Maybe you just moved to a home that has established hydrangeas in the garden. Perhaps you were gifted a hydrangea, and the care tag got lost. Or maybe you bought that hydrangea last year but can’t seem to remember what type it is after a long winter. You’re not alone, but you’re also not out of luck. Here’s a crash course on all things hydrangea to help you identify what you’re working with!
To start, there are four main types of hydrangeas that you’ll find at a garden center: Bigleaf, Panicle, Oakleaf, and Smooth. Each one requires slightly different care, so once you’re able to identify this, you’re on the right track to maximizing those blooms.
Bigleaf hydrangeas (Hydrangea macrophylla) have smaller, ball-shaped blooms that are usually blue or pink but can be white, red, purple, or a mix of colors. Another way to differentiate them is by their woody stem. Endless Summer® Hydrangeas are all bigleaf hydrangeas.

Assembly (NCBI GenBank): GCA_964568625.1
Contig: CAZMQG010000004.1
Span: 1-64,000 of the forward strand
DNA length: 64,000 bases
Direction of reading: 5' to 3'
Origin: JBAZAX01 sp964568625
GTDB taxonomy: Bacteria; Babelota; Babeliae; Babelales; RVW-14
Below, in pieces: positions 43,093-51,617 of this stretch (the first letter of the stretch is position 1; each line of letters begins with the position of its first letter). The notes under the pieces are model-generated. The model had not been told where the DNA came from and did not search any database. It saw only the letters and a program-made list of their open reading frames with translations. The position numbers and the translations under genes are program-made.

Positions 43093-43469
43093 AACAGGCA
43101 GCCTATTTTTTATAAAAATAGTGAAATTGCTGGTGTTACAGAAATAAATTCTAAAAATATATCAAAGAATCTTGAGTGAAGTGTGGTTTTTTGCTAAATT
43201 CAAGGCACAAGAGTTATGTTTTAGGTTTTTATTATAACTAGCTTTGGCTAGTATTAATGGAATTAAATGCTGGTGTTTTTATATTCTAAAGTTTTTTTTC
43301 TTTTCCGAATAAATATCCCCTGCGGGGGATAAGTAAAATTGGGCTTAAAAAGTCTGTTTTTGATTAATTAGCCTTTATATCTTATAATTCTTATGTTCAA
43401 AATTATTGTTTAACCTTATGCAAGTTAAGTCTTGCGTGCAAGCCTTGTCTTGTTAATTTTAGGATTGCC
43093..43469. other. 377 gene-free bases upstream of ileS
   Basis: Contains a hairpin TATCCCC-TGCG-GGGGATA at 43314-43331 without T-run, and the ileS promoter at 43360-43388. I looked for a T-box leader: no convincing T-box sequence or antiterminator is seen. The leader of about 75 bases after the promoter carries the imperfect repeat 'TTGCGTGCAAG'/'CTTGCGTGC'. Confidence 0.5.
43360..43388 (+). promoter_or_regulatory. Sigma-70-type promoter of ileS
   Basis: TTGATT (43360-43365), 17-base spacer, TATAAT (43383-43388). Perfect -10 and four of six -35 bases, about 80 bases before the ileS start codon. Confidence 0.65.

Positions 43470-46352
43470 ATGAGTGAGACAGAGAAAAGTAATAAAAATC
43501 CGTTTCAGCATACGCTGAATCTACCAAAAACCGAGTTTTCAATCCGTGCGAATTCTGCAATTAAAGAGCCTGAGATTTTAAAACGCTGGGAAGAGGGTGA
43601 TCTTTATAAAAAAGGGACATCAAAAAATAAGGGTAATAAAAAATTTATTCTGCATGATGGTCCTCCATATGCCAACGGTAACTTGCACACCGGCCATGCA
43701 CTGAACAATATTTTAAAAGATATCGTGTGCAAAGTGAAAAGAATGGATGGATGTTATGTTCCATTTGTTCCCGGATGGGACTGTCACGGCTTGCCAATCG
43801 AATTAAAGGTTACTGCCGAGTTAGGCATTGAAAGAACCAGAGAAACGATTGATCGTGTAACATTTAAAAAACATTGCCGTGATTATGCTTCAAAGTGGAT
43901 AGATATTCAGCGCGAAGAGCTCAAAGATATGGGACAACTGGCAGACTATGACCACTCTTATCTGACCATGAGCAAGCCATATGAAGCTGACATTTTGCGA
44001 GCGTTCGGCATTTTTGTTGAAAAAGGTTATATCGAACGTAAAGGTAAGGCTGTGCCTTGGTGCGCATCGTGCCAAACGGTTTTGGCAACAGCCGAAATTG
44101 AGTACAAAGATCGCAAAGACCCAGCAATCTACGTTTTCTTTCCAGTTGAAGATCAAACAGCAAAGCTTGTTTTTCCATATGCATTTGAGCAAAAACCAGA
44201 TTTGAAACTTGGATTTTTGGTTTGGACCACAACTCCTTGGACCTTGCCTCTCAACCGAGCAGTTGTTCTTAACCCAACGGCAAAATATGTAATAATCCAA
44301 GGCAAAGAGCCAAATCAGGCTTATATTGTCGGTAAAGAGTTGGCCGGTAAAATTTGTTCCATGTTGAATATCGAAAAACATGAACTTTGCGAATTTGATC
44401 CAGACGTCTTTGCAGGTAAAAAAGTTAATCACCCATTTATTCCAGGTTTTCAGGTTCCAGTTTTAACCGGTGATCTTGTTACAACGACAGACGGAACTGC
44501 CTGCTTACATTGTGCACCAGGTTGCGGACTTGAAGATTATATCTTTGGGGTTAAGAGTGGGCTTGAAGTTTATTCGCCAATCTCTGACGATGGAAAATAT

Care Tips for Bigleaf Hydrangeas
Panicle hydrangeas (Hydrangea paniculata) feature characteristic cone-shaped flowers. They start blooming white around July and age to a gorgeous pink, red, or lime color in the fall. Of course, the color depends on which variety you have.
Care Tips for Panicle Hydrangeas
Oakleaf hydrangeas (Hydrangea quercifolia) are relatively early bloomers in June and have unique leaves that look like that of an oak tree. They are native North American woodland hydrangea, so they have a great woody look to them. They provide multiple seasons of interest as they bloom in the early spring, and in the fall, their leaves turn a striking red and deep burgundy.
Care Tips for Oakleaf Hydrangeas
Smooth hydrangeas (Hydrangea arborescens) are recognized by their huge white, or sometimes pink, blooms. These hydrangeas only bloom on new growth, with blooms sometimes getting to the size of basketballs!
Care Tips for Smooth Hydrangeas
And there you have it, your crash course on the four main types of hydrangeas is complete. For more information, watch our video discussing how to ID and care for your hydrangeas. Happy identifying, and happy gardening!